What are blended families?
The study into marriages in 2017 show that 19.1% of all the brides and 20.7% of the grooms had been married before.
This shows that a significant proportion of Australian families might fall into the category of “blended families”, which is a family where parents have a child or children from previous relationships.
While it is important for every adult to have a Will, this is an even more pressing for adults in blended families.
I am a mother/father in a blended family, what will happen if I die without a Will?
If you die without a legal Will, the distribution of your assets or your “estate” is determined by the provisions of the Administration of Probate Act 1919. For more general information, please refer to our blog post What happens if you die without a Will.
If you are a blended family and the South Australian Act applies, the law dictates that any assets you own will be divided between your children (adopted and biological) and your spouse in accordance with the Act.
Estate planning for blended families scenario using "Yours Mine and Ours"
Let’s look at the case of Frank Beardsley and Helen North from the movie “Yours, Mine and Ours” and pretend that Frank and Helen are now residents of South Australia. Frank has 8 kids from his previous marriage. Helen has 8 kids (four biological and six adopted).
If Helen dies leaving an estate of, say, $2.1M (because she is a successful handbag designer), the law dictates that the $2.1M will be divided as follows:
- Frank will get the first $100,000 and 50% of the balance thereof:
$100,000 + $1,000,000 = $1,100,000
- Ten of Helen’s children will share the balance $1,000,000 and get $100,000 each.
If Frank and Helen are only married for a week at the date of Helen’s death, it does not matter. Frank still gets $1,100,000 under the Act. Of course, Helen’s children might be able to issue a claim pursuant to the Inheritance Family Provisions Act, but that is a separate case all together.
Dividing assets in a blended family
What if after getting married, Frank and Helen decide to buy a house, in joint names? A lovely property up in the hill big enough to house all 18 of their children?
Helen puts in $1.7M to buy this lovely home together with Frank. She has $300,000 left in her bank accounts and that’s all she has left. A week after they move in, Helen dies without a Will, what will happen to her assets?
- The house is in joint name so the property is now legally owned by Frank under the law of survivorship.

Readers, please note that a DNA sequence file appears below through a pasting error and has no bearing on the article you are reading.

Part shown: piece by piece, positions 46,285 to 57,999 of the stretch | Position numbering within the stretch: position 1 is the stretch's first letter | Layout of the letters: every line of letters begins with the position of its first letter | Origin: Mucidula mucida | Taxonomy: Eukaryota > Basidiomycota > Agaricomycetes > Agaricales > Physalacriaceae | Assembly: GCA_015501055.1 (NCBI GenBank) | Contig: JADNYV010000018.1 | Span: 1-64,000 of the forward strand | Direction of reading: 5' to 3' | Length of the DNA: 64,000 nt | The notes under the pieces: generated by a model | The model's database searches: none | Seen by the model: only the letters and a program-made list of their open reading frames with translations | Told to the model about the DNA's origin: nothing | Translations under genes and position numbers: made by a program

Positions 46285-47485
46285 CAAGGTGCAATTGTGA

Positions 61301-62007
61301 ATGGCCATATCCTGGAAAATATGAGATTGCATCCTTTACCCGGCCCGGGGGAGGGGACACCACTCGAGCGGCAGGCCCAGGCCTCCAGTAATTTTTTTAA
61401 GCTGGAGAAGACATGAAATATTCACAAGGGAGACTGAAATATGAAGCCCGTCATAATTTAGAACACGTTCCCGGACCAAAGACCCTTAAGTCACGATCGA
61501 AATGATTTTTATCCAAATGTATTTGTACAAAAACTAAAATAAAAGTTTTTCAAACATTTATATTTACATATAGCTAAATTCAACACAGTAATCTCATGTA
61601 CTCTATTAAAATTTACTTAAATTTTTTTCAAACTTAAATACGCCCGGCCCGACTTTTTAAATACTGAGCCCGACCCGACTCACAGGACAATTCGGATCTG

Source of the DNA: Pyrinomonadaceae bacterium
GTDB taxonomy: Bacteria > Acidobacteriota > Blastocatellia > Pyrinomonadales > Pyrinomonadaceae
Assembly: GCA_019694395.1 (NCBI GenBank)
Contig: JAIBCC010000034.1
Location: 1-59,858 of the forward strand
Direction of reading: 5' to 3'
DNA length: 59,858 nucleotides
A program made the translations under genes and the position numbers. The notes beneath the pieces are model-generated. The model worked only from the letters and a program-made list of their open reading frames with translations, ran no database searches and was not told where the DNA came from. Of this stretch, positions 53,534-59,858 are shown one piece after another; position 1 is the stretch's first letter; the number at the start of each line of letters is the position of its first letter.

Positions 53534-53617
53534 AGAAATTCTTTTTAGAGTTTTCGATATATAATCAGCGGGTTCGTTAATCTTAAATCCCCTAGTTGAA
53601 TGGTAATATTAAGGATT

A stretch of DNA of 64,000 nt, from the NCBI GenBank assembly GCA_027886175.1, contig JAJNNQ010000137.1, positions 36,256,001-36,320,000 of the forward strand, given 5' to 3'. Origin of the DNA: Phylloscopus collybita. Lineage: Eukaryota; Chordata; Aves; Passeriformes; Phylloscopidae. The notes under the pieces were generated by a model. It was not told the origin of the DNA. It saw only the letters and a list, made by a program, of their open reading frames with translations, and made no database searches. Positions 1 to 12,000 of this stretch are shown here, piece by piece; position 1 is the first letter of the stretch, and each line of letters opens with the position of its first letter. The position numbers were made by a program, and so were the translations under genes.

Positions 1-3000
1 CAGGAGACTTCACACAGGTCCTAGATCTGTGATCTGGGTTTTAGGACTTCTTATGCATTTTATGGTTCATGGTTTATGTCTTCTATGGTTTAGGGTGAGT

- Helen’s estate will only consist of the $300,000 that she has in her bank accounts at the date of death.
- Frank will get the first $100,000 plus 50% of the balance thereof:
$100,000 + $100,000 = $200,000
- Helen’s 10 children will share the remaining $100,000 equally and get $10,000 each.
Dying without a Will in blended families
What if Frank dies 1 year after Helen’s death without making a Will (or without updating his Will which he had prepared before marrying Helen)? Frank never re-partners.
His estate will be distributed equally between his eight children. His estate will consist of the house that Frank and Helen bought together, as well as anything else that Frank might have. Helen’s children will not be entitled to anything from Frank’s estate, and neither will they be able to bring a claim under the Inheritance Claim (Family Provisions) Act, because step-children are not eligible claimants under that Act.
If you are in a blended family, you need to have a Will
You might not have 10 children, you might not have $2M worth of assets but the same rules still apply.
To quote Benjamin Franklin, “if you fail to plan, you plan to fail”. Failure in this case could mean significant economic loss to your children and the fractured relationships that will inevitably result in estate disputes.
The number of blended families in our community will continue to increase. If you are about to embark on a blended family adventure like "Yours Mine and Ours", one of the most loving things that you could do for your soon-to-be-new-spouse and your children, is to make a legally valid Will before walking down that aisle.